Letters from our Readers: BART’s fare reduction just wastes surplus

With all the problems facing BART, freezing BART fares for six months to save each commuter $13 is meaningless. Here are some better uses for the surplus: Replacing the cloth seats with plastic or vinyl would be cleaner and cost less to maintain. During this bedbug resurgence, cloth seating provides the pests with free rides throughout the Bay Area.

BART only runs until midnight, on both weekdays and weekends. The last train on Fridays and Saturdays is always packed. Extending weekend service just one hour later would make many BART riders much happier than a paltry fare modification.
Increase the frequency of service. Rising bridge tolls have increased BART ridership substantially. Running trains more frequently during commuting hours would alleviate the overcrowding.

Madeline Barker, Berkeley

Truth about health care

Contrary to Sheriff Michael Hennessey’s contention, if Prop. B passes, employees with one dependent will still have the option of health care coverage for less than $220 a month — almost $100 under the national average for employees in the private sector.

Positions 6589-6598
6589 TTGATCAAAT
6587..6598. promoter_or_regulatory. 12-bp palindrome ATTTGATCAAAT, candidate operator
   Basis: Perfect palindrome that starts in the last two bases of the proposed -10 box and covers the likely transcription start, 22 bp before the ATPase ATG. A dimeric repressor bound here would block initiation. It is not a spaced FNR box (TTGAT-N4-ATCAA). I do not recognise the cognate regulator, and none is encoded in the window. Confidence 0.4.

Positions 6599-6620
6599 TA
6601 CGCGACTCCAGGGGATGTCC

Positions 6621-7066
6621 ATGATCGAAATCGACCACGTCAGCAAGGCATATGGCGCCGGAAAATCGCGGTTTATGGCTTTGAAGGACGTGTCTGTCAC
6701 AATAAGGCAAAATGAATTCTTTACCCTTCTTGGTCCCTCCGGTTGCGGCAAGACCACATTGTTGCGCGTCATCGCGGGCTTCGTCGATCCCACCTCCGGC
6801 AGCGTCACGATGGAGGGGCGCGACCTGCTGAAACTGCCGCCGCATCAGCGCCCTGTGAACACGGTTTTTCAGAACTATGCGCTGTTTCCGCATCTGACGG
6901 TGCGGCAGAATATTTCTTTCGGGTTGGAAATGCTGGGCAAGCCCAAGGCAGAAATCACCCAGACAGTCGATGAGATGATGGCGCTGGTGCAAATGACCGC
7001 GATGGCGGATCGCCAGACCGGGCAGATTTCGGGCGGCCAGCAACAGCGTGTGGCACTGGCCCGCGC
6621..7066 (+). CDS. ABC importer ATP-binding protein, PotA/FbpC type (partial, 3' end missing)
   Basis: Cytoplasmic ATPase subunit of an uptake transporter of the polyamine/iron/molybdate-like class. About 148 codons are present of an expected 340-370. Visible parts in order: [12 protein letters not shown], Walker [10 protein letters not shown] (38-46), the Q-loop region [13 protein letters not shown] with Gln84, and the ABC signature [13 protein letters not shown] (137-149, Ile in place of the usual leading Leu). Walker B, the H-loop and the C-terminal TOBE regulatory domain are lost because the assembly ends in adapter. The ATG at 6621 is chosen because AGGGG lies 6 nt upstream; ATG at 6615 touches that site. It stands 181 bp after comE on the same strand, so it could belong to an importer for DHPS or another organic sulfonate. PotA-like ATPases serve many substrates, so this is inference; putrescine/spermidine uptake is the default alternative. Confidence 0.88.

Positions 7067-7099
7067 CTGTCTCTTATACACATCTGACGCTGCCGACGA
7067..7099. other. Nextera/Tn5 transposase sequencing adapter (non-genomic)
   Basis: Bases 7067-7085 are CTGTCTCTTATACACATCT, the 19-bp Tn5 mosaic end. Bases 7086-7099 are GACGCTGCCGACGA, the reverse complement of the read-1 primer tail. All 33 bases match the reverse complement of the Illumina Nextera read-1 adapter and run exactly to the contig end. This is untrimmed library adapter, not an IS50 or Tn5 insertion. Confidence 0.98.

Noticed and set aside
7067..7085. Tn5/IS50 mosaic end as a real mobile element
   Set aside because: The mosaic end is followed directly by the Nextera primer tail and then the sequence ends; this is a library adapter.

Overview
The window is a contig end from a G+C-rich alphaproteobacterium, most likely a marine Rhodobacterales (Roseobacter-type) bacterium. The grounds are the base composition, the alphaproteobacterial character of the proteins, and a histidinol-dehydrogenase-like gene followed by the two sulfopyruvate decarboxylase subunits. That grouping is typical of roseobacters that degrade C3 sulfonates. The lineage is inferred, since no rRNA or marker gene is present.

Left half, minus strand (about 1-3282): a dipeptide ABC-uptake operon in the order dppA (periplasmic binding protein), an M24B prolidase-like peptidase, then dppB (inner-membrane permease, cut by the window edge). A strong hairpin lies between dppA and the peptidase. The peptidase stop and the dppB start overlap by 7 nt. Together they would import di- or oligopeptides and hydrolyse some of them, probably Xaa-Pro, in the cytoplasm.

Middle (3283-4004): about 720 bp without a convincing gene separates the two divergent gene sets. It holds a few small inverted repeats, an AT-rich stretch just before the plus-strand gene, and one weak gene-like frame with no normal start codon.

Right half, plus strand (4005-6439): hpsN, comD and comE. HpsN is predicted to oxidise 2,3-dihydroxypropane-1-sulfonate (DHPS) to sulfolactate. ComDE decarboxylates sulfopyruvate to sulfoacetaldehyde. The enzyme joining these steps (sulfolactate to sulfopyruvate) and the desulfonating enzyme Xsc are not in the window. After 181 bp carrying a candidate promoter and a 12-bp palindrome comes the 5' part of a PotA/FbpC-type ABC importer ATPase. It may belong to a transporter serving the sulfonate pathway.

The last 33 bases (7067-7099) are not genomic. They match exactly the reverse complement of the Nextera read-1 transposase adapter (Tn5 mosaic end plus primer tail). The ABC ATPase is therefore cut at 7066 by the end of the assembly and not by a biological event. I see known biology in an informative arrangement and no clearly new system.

City officials opposed to Prop. B confuse the issue by citing heart-rending scenarios about devastated low-income earners when, in reality, 55 percent of The City’s health care expenditures in 2010 went to retirees who keep their 100 percent subsidized health care for life.

Cole Mitguard, San Francisco

Peninsula cities shafted

The High-Speed Rail Authority appears to be bending over backward to help big dogs San Francisco and San Jose while taking advantage of small Peninsula cities. Specifically, the authority is paying $2.3 billion to completely bury and “tunnel” its fast and loud 150-mph trains throughout San Francisco, and paying even more to “deep bore tunnel” all their tracks from Santa Clara to San Jose.

But for small, tightly compacted cities like Burlingame, San Mateo, Belmont, Redwood City, etc. — where lower-income minority families with children will be disproportionately evicted from their homes by eminent domain — the authority says it can’t “afford” tunnels. So, the Peninsula cities must tax themselves $5 billion to $6 billion to pay for it? What about “tunnel equality”?

Mike Brown, Burlingame

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